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5@5: Trump offers $12B to help farmers | The brains behind Beyond Meat

Each day at 5 p.m. we collect the five top food and supplement headlines of the day, making it easy for you to catch up on today's most important natural products industry news

White House readies plan for $12 billion in emergency aid to farmers caught in Trump’s escalating trade war

President Donald Trump’s administration will offer farmers $12 billion in emergency aid to buffer the losses they’ve experienced during the ongoing trade wars. USDA Secretary Sonny Perdue announced on Tuesday that the assistance will go into effect in September. Read more at The Washington Post …

 

Pruitt is gone. His replacement continues his destructive work.

The Environmental Protection Agency has a new leader, but it apparently kept the same goals. The agency last week reversed regulations that kept coal ash out of drinking water. Without those rules, children who live near unlined disposal sites are at increased risk of brain damage, while adults are more likely to have cancer, heart disease or stroke. Read more at Mother Jones …

 

Exclusive: Inside Beyond Meat’s innovative future food lab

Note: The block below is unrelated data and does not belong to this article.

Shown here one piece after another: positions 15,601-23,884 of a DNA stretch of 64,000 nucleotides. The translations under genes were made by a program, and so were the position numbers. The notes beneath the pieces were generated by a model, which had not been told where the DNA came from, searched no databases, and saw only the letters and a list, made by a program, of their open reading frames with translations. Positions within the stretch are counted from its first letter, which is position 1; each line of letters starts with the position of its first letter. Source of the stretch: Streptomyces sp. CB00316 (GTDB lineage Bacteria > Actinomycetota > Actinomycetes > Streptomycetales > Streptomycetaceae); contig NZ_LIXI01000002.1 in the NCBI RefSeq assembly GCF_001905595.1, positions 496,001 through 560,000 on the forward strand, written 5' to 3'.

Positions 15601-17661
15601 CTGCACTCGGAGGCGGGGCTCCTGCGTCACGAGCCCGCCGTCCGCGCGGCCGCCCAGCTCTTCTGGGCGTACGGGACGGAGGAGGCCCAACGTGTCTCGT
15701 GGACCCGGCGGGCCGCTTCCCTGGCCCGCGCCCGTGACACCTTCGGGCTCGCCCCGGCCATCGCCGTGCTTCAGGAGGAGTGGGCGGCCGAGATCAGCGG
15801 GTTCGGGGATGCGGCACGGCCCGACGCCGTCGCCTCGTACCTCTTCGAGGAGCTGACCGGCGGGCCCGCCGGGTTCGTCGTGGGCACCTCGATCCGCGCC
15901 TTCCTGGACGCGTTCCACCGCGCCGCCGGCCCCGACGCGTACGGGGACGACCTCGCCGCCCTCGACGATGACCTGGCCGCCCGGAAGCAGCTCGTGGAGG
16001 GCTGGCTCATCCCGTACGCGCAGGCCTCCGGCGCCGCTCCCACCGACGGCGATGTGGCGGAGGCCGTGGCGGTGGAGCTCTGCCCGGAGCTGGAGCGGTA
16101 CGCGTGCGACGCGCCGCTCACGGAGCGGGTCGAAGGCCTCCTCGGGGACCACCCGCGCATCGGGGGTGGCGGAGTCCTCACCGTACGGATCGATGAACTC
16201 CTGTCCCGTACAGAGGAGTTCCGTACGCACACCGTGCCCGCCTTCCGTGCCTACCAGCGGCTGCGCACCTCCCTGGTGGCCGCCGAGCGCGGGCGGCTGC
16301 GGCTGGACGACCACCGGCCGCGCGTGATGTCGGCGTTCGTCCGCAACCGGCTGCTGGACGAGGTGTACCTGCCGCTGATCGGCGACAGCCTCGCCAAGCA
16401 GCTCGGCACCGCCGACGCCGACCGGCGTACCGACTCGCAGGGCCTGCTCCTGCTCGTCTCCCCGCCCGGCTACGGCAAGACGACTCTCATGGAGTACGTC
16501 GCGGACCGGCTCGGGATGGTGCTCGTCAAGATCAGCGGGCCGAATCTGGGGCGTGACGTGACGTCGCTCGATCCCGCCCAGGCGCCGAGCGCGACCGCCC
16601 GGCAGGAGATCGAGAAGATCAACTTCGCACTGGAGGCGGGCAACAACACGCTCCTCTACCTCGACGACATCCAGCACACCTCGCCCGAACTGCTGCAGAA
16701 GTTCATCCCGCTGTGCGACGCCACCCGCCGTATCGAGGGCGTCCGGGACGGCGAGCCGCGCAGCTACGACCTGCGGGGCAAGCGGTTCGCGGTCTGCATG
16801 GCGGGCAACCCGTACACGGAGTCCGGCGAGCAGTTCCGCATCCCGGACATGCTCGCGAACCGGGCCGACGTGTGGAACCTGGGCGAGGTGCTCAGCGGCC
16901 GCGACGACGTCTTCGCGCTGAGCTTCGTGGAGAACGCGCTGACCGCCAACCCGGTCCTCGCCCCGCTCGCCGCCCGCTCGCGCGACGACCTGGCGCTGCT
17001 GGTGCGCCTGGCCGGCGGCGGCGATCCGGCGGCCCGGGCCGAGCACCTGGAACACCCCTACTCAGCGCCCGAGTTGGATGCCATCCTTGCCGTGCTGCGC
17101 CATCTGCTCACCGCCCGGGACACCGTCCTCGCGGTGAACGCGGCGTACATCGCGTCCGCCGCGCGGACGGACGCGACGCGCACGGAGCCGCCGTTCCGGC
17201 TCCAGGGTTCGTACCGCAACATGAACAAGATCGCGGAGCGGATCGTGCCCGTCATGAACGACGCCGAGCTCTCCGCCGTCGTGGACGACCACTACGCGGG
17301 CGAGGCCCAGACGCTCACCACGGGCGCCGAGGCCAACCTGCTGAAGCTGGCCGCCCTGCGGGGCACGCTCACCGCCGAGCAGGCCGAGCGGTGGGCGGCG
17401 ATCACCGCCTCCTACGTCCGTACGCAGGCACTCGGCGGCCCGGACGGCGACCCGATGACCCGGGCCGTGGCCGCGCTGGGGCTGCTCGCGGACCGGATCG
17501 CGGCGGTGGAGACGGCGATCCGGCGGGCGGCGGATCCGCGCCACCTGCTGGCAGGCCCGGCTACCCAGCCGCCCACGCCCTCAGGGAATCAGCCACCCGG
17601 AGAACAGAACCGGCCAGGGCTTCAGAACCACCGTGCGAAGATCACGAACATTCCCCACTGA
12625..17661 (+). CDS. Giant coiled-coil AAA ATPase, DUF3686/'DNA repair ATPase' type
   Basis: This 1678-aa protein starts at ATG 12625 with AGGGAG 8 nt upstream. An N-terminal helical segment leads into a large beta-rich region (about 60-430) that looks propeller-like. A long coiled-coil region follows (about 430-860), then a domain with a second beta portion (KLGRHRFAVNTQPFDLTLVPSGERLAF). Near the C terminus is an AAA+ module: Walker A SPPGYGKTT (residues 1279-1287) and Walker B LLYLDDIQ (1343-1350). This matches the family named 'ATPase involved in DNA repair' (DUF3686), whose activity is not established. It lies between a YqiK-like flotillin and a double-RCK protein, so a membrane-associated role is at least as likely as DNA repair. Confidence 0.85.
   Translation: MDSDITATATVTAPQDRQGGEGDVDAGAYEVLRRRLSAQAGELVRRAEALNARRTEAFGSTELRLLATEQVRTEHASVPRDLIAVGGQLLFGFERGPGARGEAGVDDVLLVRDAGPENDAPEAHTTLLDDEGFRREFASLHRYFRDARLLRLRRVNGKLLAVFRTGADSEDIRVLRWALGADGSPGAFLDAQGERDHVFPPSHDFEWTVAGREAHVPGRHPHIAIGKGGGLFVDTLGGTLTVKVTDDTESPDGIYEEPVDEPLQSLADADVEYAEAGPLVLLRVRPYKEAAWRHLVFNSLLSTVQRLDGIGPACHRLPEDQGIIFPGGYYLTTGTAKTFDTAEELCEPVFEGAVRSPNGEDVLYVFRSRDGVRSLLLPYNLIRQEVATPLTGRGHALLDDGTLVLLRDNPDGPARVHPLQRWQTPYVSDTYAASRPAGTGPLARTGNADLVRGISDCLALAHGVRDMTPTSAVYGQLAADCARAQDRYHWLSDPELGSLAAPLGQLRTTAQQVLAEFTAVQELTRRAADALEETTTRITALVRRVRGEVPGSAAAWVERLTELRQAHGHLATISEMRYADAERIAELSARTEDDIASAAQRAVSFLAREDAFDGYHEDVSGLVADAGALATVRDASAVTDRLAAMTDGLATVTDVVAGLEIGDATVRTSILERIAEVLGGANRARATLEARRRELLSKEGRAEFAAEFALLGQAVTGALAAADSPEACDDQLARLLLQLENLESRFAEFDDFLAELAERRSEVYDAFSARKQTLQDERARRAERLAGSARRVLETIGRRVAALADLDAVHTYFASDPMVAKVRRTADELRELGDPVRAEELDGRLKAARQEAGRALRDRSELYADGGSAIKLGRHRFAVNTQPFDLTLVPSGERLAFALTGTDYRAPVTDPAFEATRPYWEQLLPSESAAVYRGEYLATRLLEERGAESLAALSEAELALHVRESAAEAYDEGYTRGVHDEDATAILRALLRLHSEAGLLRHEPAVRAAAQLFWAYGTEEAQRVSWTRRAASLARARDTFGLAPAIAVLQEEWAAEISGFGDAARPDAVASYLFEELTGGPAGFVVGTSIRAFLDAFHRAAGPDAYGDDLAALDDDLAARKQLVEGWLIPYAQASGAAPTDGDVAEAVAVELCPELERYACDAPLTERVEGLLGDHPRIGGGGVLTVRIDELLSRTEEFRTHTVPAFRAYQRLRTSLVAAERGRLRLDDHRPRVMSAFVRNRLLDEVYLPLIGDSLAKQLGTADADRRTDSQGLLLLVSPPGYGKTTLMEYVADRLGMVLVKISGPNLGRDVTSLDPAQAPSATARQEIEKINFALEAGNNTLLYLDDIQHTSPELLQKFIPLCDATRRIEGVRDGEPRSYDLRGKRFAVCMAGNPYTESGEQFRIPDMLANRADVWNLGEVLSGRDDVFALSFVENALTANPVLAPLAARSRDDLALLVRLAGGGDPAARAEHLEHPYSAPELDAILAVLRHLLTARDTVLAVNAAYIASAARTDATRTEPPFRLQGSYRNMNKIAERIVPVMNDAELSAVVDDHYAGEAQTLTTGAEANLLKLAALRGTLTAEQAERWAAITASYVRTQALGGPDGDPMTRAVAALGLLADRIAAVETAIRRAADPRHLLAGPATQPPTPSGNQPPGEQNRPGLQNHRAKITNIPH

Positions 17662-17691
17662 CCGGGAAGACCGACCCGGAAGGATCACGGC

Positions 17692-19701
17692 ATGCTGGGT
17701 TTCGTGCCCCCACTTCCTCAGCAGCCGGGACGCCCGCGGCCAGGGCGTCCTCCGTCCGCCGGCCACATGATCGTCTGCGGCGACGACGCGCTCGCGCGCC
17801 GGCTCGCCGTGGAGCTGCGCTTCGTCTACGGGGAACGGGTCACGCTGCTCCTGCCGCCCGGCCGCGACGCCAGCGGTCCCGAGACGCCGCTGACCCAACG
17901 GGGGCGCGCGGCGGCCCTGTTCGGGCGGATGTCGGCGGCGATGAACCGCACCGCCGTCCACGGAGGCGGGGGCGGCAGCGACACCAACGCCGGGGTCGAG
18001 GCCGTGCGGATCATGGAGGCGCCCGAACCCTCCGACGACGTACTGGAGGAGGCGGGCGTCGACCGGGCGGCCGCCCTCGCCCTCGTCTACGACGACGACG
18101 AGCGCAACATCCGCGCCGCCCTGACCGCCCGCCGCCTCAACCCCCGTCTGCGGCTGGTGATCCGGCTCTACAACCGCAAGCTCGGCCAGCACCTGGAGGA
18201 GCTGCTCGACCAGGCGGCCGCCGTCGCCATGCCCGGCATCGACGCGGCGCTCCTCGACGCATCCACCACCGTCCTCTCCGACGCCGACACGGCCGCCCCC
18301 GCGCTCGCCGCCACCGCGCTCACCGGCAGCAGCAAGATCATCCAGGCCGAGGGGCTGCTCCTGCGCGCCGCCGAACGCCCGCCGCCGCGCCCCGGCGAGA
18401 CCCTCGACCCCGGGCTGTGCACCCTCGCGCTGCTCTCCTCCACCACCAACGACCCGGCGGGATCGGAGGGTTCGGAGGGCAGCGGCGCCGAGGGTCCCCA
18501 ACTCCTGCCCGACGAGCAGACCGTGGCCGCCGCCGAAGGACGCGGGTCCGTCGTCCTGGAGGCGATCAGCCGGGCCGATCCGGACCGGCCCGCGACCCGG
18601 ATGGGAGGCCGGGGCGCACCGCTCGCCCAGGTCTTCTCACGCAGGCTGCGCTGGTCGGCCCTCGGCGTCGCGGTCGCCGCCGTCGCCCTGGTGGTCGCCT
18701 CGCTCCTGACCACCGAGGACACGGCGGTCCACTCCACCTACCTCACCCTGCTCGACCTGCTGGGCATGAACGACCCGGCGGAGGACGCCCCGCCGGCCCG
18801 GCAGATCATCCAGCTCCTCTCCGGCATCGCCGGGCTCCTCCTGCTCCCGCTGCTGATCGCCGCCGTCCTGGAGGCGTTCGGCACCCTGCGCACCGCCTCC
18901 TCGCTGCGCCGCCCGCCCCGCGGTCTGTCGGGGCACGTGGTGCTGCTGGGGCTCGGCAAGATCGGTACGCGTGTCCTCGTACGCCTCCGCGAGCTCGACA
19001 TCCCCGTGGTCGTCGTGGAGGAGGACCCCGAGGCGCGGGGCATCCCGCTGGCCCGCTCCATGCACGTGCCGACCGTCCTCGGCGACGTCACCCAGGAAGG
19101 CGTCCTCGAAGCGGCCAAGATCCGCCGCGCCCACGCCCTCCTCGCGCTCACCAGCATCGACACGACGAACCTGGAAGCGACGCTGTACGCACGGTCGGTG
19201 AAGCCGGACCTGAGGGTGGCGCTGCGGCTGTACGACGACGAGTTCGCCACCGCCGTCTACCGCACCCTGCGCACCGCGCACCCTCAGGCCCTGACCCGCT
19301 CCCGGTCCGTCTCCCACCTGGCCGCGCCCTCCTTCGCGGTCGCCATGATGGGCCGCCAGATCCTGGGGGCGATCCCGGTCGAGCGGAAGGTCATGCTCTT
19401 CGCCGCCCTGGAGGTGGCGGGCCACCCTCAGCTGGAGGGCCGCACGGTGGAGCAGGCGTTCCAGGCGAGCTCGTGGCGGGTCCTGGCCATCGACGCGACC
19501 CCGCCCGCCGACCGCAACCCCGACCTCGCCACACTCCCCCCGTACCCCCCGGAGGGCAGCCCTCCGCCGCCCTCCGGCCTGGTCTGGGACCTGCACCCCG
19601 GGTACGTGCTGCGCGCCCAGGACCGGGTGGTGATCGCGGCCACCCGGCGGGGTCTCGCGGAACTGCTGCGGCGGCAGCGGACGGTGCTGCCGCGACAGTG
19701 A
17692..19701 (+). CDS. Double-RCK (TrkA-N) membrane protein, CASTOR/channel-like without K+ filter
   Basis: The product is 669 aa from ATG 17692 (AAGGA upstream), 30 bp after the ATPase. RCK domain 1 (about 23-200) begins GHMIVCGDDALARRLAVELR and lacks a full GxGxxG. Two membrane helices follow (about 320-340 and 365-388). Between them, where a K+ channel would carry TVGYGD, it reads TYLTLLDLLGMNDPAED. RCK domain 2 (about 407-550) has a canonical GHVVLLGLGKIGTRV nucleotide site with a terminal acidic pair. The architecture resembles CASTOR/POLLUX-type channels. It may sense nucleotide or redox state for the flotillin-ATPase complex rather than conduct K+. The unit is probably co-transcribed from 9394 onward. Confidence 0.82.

Making a palatable meat substitute requires a team of people. Making a meat alternative that tastes like meat demands the work of dozens. Beyond Meat, which has sold 13 million burgers in about two years, isn’t resting on its success, though. It continuously refines its ready-to-cook products at its El Segundo, California, facility. Read more at Fast Company …

 

Why one food expert says Canada’s meat industry is ‘in denial’ about impending ‘protein war’

The population of vegans and vegetarians is increasing, and other consumers are reducing their meat consumption because they are concerned about animal welfare, the environment, health issues and cost. A food policy professor says the meat industry must adapt to these concern or suffer from a shrinking market. Read more at The Star …

 

Chemicals in food may harm children, pediatricians’ group says

Families should limit their use of plastic food containers and eat more whole fruits and vegetables to reduce children’s exposure to chemicals tied to health problems, according to the American Academy of Pediatrics. Research indicates that some chemicals affect the body’s hormones, causing changes in growth and development. Read more at The New York Times …

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